Howard the Duck (1986) – reviewed by George

This is a movie with one strange history of bad reviews and trash talk. It’s not really bad – there are many components that are great. Let’s deal with those first.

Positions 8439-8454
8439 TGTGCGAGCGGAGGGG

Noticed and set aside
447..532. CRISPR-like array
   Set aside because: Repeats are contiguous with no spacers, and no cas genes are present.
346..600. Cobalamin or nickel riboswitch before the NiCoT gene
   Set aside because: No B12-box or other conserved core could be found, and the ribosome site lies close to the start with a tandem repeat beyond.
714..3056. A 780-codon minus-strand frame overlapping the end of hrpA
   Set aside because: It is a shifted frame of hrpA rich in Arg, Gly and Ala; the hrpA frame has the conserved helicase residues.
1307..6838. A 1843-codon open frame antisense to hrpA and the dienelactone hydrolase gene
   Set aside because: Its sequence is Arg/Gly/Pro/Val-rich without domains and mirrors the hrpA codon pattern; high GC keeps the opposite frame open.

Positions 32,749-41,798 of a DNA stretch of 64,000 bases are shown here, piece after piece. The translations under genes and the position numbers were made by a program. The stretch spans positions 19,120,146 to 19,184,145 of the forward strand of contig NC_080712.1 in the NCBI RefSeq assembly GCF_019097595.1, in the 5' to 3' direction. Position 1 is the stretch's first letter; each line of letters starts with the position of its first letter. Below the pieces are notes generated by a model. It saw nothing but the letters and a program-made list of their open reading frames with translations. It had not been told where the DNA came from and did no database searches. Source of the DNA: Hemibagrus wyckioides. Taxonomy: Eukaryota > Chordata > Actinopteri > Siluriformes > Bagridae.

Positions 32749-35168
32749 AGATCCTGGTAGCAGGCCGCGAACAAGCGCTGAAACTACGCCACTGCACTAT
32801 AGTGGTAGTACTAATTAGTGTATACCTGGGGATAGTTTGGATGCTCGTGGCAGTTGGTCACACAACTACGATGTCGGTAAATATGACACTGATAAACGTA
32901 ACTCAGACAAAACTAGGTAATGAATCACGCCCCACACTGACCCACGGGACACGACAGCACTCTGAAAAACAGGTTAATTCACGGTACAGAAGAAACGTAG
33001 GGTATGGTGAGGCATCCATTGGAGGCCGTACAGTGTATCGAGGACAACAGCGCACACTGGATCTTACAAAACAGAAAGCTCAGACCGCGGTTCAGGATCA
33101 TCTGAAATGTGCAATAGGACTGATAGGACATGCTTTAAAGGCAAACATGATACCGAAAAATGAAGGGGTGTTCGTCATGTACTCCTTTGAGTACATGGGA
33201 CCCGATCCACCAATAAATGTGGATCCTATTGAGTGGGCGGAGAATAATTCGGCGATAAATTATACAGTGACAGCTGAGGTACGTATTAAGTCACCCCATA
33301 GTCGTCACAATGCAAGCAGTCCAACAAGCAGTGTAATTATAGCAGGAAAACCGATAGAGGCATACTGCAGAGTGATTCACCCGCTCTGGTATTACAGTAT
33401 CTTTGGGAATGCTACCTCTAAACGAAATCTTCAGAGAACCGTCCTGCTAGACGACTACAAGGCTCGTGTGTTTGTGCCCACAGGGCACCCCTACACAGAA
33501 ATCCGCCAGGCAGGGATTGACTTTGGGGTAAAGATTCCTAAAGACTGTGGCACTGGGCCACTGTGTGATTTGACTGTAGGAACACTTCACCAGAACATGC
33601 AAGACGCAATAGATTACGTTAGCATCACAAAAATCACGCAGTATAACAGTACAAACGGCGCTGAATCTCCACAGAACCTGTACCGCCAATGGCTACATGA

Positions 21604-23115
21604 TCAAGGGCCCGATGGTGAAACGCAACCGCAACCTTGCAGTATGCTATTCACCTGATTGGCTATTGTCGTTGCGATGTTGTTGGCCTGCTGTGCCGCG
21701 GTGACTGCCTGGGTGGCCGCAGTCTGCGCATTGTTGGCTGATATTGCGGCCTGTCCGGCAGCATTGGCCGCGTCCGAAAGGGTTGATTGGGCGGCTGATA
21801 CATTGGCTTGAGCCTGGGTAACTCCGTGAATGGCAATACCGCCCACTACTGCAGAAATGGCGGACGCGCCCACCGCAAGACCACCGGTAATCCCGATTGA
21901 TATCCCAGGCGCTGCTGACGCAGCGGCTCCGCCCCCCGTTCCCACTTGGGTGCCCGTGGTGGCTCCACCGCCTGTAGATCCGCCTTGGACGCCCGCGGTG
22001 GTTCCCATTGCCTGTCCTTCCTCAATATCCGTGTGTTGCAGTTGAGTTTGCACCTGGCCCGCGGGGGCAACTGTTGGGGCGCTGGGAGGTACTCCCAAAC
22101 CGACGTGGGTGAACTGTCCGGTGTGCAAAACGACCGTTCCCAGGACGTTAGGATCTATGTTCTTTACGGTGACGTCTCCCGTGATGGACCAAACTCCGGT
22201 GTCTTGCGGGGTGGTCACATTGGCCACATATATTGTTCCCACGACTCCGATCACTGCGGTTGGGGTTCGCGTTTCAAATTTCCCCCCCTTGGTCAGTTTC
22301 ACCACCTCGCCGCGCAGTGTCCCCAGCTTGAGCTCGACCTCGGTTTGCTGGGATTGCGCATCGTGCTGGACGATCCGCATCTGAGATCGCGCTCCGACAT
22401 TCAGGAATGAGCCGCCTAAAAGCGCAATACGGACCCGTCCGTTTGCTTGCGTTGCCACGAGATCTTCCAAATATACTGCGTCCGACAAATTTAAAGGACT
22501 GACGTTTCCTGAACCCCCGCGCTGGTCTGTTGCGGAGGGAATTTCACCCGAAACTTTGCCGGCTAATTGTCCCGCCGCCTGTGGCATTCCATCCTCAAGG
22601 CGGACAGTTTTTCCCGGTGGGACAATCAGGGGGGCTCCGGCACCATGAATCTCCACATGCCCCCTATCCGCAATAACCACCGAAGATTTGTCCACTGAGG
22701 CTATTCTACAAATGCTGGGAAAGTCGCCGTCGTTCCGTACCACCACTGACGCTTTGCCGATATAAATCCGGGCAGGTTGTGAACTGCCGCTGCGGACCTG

The stars are heroine Lea Thompson, villain Jeffrey Jones, co-hero Tim Robbins, co-hero Ed Gale, and co-hero Chip Zien (voice). Lea plays part of a band called Cherry Bomb; the other three members are Liz Sagal, Dominique Davalos, and Holly Robinson (Peete). The four women do not actually play their own instruments, but they do their own choreography, and more important, they do their own singing. Their numbers were written by Thomas Dolby and Allee Willis and staged by Dolby, and the choreography is by Sarah Elgart. On the song “Howard the Duck”, Dolby and Willis were aided by cowriter George Clinton. The songs are excellent and the performances by Cherry Bomb are super. Jeffrey is a great actor (remember Ferris Bueller’s principal?), and here he gets to transform from Dr. Jenning, a well-intentioned scientist, to an evil Dark Overlord of the Universe. Jones’s makeup must have been hard to keep up with, since like every movie this was shot out of order, and  the very talented make-up crew ( headed by Gracie Atherton and hairdresser Joy Zapata) manages it handily, but Jones deserves recognition because his voice gradually changes as he becomes more and more the Dark Lord and less and less Dr. Jenning, and he is always right on target. Tim is Phil, a young scientist on Jenning’s team (the sign outside his office says “Paleontology – Ichthyology”), and he is the one who basically knows what went wrong with the experiment, but not exactly what to do about it. Ed Gale plays Howard T. Duck from planet Duckworld, accidentally brought to Earth by Jenning’s experiment gone wrong (which also brought us the Dark Lord). So Howard is played by a man in a duck suit, rather than CGI, which basically did not exist back then in the form we know today. When he spoke his lines he could not be heard because of the duck helmet, so Broadway’s Chip Zien was hired to be the voice of the duck. There was also a stuntwoman duck, and others – 8 Howards in all: the other 6 are Tim Rose, Steve Sleap, Peter Baird, Mary Wells, Lisa Sturz, and Jordan Prentice.